Jerry Heasley
December 5, 2014

The sight of a 1965 Mustang showroom banner, silk, about 4-feet tall and reading “1965 Mustang The ‘Cool’ World” is a colorful window into Mustang’s 50-year-old past. Dealers hung these banners in showrooms when new models arrived. The idea was to promote Mustang sales. Ford Motor Company sold many more promotional products in their Dealer Merchandising books. Ford also mailed monthly fliers to dealers listing newly introduced promotional merchandise to help sell new cars. As the Mustang grew more popular, so did the range of promotional items available to salesmen. Some of these items promoted all the Fords, while others were Mustang specific.

Over the past 30 years, Bob Perkins has been collecting vintage Ford and Mustang promotional items. “I’ve bought every piece I’ve ever seen. Anything that could be bought, I bought,” Perkins says. In addition to Ford promotional items, Mustang memorabilia includes other merchandise available from outside the company. For now, we’ll focus on Mustang promotional items. They paint a picture of the early days of Mustang as defined by Ford Motor Company.

Note: What piece of Mustang promotional items have you found? The possibilities are so wide and varied. For the Rare Finds column, please email photos of interesting Mustang promotional items to jerryheasley@gmail.com.

Starting with the ’62 models, Ford used the slogan, “The Lively Ones,” seen on the left on a Ford hat, and on the right on a Mustang hat. The slogan was still around when the Mustang debuted in 1964, so Mustang became one of the “Lively Ones” from Ford. Salesmen wore these hats on the showroom floor. This “Take The Reins” car topper is two-sided and leaves a place for Ford dealers to insert a price for a specific car. Leslie Mota wears an N.O.S. Ford red vest and plastic hat to show us what a salesman might have looked like in a Ford new car showroom when the Mustang was introduced in 1964.
Roberto Mota wears a salesman’s Mustang sports jacket, circa 1965, sold through Ford’s merchandising book.
Starting with the ’62 models, Ford used the slogan, “The Lively Ones,” seen on the left on a Ford hat, and on the right on a Mustang hat. The slogan was still around when the Mustang debuted in 1964, so Mustang became one of the “Lively Ones” from Ford. Salesmen wore these hats on the showroom floor. This “Take The Reins” car topper is two-sided and leaves a place for Ford dealers to insert a price for a specific car. Leslie Mota wears an N.O.S. Ford red vest and plastic hat to show us what a salesman might have looked like in a Ford new car showroom when the Mustang was introduced in 1964.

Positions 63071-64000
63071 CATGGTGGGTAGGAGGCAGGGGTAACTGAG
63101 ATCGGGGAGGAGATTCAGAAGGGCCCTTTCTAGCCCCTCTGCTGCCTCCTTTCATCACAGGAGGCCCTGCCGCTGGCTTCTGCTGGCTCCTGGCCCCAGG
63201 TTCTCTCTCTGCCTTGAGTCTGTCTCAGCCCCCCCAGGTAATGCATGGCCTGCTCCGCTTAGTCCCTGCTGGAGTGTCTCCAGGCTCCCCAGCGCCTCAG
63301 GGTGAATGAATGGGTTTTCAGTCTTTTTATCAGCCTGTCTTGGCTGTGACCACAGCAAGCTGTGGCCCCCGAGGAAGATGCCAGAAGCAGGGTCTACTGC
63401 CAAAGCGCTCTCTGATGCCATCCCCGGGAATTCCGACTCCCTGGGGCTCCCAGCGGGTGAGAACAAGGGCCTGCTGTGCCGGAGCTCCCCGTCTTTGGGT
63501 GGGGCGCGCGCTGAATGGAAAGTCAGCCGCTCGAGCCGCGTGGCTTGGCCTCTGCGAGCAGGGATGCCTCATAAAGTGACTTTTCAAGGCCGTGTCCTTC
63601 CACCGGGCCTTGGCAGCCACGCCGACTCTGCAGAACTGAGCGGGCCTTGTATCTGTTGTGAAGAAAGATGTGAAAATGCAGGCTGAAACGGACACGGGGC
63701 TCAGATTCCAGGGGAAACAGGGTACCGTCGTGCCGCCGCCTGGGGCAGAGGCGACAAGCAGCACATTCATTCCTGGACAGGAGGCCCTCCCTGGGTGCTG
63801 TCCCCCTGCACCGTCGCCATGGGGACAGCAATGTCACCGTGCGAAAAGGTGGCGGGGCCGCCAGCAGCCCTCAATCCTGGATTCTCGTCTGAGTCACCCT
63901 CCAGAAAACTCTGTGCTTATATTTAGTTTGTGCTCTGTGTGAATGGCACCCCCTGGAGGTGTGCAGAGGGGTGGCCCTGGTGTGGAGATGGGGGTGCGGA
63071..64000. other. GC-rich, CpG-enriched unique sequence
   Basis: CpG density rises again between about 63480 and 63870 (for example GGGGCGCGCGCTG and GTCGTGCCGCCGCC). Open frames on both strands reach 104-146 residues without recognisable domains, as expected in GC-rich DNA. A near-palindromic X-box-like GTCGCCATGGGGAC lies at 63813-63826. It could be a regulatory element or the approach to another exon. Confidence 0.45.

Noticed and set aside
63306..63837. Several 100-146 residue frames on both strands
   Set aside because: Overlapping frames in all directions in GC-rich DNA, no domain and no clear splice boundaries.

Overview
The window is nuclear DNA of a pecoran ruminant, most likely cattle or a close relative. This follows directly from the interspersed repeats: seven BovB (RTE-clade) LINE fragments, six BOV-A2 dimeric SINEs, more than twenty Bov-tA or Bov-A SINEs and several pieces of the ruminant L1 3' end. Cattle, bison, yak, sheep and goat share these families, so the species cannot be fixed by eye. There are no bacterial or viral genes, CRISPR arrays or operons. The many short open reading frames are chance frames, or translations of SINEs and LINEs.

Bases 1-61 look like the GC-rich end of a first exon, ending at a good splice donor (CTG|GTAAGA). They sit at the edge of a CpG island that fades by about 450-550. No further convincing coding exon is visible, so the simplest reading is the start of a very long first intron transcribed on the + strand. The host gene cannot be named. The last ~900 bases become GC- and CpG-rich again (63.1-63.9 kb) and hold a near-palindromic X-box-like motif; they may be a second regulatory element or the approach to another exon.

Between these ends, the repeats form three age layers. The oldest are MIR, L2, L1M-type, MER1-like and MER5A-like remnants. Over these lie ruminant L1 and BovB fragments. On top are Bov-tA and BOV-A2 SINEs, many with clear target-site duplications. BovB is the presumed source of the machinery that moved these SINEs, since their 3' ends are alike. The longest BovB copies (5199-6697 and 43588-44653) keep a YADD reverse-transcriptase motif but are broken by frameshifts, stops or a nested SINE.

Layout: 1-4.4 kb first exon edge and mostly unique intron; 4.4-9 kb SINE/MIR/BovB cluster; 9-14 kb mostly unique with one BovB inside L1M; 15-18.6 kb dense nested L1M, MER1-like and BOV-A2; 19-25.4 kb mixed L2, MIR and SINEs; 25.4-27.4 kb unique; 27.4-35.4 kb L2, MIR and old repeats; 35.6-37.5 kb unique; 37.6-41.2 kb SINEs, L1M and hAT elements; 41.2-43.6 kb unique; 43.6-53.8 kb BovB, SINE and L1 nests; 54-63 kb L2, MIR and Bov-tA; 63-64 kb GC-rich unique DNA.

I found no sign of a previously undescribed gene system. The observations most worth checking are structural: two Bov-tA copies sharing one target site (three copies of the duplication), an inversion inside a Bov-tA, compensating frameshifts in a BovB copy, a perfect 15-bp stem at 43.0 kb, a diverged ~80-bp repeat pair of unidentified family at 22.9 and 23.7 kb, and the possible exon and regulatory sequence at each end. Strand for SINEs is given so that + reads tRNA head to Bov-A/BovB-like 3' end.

Bob’s son, James, tried on this “Lively Ones” plastic hat and red and white striped Ford jacket. Suddenly, the year was 1965. Salesmen actually wore these items to sell new Mustangs.

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For the ’65 model year, Mustang was cool, as evidenced by this original showroom banner. This unique Ford promo “dangler” is a cardboard balloon using the slogan “Three New Ways To Go Mustang,” to promote sales of the hardtop, convertible, and new fastback in 1965. Fragile items like this have to be super rare.
One of the most famous and sought-after pieces of early Mustang memorabilia is the famous Mustang steering wheel watch, so named for its shape. This item has been reproduced, but the original is the one collectors want. N.O.S. examples fetch $800 to $1,000.
When the fastback arrived at the official start of the ’65 model year in the fall of 1964, Ford offered dealers these cellophane signs to display in their showroom windows. Bob protects this rare sign in a frame hung on his showroom wall. For the ’66 model year, the Mustang showroom banner advertised Mustang as “America’s Favorite Fun Car.”
Mustang promotional plastic models are a whole collecting segment of their own. This is a ’65 model year “rack” that the dealership could order out of the merchandising book.
Original Ford Mustang neon signs, made from plastic and glass, are rare because they were very fragile. Ford dealers hung these neon signs in their showrooms.
An icon of Mustang memorabilia is a Mustang pedal car, seen here new in the box (bottom) for 1965. On top of the box is an assembled Mustang pedal car; this one vintage 1969, as denoted by the side scoops, hub caps, and “Mustang” fender script. Of course, the body style is the same from one year to the next. Ford sold tens of thousands of these pedal cars.